There are two central elements to Roman art: pedagogy and devotion. The evolution of faith is a common theme of these works. One example in the Cluny today is a capital that was made in Paris between 1030 and 1040. Referred to as the Majestic Christ capital, it was created for the Saint-Germain-des-Prés church, the product of a collaboration between two workshops. The Cluny also houses a series of twelve capitals from Saint-Germain-des-Prés made in the beginning of the 11th century.
The Cluny possesses Roman art from other countries as well, such as England, Italy and Spain. One of the more famous examples is the English crosier from the middle of the 12th century. This piece, made from ivory, displays multiple eagles and lions. Another famous work in ivory is the Italian 'Olifant' from the end of the 11th century. This piece was created from an elephant tusk and depicts the scene of Jesus' Ascension.
There are also Roman art pieces from Catalonia at the Cluny. There is a series of eight capitals that come from the Saint Pere de Rodes church. One of the capitals depicts the Biblical story of Noah and another details the story of Abraham. Another piece from Catalonia is a statue of a female saint made from wood that dating to the second half of the 12th century.
Work from Limoges
The Cluny houses many pieces from the famous enamel and gold workshops of Limoges. These workshops first started producing pieces in the second quarter of the 12th century. Limoges is located in the southwestern, central part of France; its gold and enameled masterpieces were collected throughout Europe by the end of the 12th century. The goldsmiths and other artists produced varying kinds of products including crosses, shrines, altarpieces, candlesticks and much more. They tended to be religious in nature.
One of the reasons that pieces from these workshops were so successful is because the materials were affordable. As such, they were able to produce in mass. Not only were they producing a lot of products, but products of quality as well. The colors were vivid and the subject matter was depicted with eloquence.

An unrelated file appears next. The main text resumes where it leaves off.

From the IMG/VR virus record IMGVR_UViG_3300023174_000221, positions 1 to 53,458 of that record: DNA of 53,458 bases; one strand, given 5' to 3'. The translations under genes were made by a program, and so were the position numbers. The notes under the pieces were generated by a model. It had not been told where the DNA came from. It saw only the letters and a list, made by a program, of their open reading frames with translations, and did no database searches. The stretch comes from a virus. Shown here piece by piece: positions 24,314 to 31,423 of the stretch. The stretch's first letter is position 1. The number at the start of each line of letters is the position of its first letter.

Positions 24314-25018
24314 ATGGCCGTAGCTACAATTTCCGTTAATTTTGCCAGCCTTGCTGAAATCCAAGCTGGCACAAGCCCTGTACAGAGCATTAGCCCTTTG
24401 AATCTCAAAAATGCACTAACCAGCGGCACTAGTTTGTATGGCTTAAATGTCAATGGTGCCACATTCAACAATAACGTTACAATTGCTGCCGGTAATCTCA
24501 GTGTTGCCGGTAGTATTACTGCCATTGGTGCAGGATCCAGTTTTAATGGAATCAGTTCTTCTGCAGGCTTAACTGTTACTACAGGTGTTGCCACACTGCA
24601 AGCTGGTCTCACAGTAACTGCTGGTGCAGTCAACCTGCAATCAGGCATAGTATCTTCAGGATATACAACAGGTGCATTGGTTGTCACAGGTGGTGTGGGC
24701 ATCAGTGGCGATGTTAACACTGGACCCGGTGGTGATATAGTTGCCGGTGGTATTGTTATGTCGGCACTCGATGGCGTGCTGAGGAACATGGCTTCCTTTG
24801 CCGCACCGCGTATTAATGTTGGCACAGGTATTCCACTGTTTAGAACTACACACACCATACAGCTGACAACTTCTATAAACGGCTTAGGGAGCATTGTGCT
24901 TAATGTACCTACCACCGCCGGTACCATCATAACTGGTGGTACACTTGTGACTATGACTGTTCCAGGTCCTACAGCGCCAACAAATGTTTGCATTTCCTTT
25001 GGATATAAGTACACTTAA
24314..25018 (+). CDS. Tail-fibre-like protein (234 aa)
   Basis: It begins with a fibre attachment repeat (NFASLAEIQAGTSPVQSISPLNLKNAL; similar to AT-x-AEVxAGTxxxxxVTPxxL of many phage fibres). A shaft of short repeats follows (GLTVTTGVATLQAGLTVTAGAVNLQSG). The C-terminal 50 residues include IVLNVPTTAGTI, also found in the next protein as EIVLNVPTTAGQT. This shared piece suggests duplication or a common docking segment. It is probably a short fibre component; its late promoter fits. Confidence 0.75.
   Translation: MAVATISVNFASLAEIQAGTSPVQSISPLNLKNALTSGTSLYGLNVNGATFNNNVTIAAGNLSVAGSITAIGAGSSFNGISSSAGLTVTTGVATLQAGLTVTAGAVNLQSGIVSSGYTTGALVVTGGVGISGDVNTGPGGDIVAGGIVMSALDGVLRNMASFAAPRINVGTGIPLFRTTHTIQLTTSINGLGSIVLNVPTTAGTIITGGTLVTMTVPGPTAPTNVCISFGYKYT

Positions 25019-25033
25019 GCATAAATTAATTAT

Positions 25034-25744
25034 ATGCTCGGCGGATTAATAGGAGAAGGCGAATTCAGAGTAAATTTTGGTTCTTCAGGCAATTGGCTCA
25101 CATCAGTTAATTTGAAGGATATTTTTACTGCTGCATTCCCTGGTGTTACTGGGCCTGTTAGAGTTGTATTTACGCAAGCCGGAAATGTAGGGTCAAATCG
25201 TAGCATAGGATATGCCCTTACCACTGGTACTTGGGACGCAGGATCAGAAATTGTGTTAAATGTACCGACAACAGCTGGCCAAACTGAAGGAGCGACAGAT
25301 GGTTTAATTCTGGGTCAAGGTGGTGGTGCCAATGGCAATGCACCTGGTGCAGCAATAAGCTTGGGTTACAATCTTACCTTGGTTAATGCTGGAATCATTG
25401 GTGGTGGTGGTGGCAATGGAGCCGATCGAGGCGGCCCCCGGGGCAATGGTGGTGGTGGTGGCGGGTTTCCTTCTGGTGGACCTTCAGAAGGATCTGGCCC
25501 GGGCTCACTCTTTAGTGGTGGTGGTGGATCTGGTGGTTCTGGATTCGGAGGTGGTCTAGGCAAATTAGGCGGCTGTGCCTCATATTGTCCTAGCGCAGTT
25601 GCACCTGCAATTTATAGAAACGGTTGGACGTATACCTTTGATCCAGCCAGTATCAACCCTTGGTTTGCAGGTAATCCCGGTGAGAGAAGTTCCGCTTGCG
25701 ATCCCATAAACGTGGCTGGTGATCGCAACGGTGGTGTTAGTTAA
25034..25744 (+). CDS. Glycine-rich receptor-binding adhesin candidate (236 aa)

There are many pieces from Limoges at the Cluny today. Most notably are the two copper plaques from around the year 1190. One depicts the image of Saint Étienne and the other portrays the Three Wisemen. These two plaques decorated the main altar at Grandmont Abbey. The adoration of the Three Wisemen was a popular theme in pieces from Limoges and can be found in many of their works. A copper shrine from the year 1200 also depicts this theme.
Gothic Art from France
The 1120s in Paris saw many changes in art and education. One theme that became vitally important in both arenas was the importance of light. The teachings of Plato and his student Platin emphasize the importance of light in the Creation story. This has parallels in changes happening architecturally in Paris at the same time. Supporting beams and arches are thinned to allow more space for windows to allow in more light. The Sainte-Chapelle, with its tall and beautiful stained glass windows, displays this change in architecture. The upper cathedral has 15 window bays that encircle the entire room, each 50 feet tall, giving the illusion that the visitor is surrounded by light.
Artists in 12th century Paris experimented artistically, exploring a new conception of space and the relationship between architecture, sculpture and stained glass, as seen in the Sainte-Chapelle. The Cluny houses many examples of this experimentation, such as 'double' capitals and statues that function as columns. There is a double capital that depicts two harpies facing each other that comes from the church at Saint-Denis, made between 1140 and 1145. Another artifact from Saint-Denis is the head from a statue-column of Queen Saba. This statue-column was produced in the 12th century.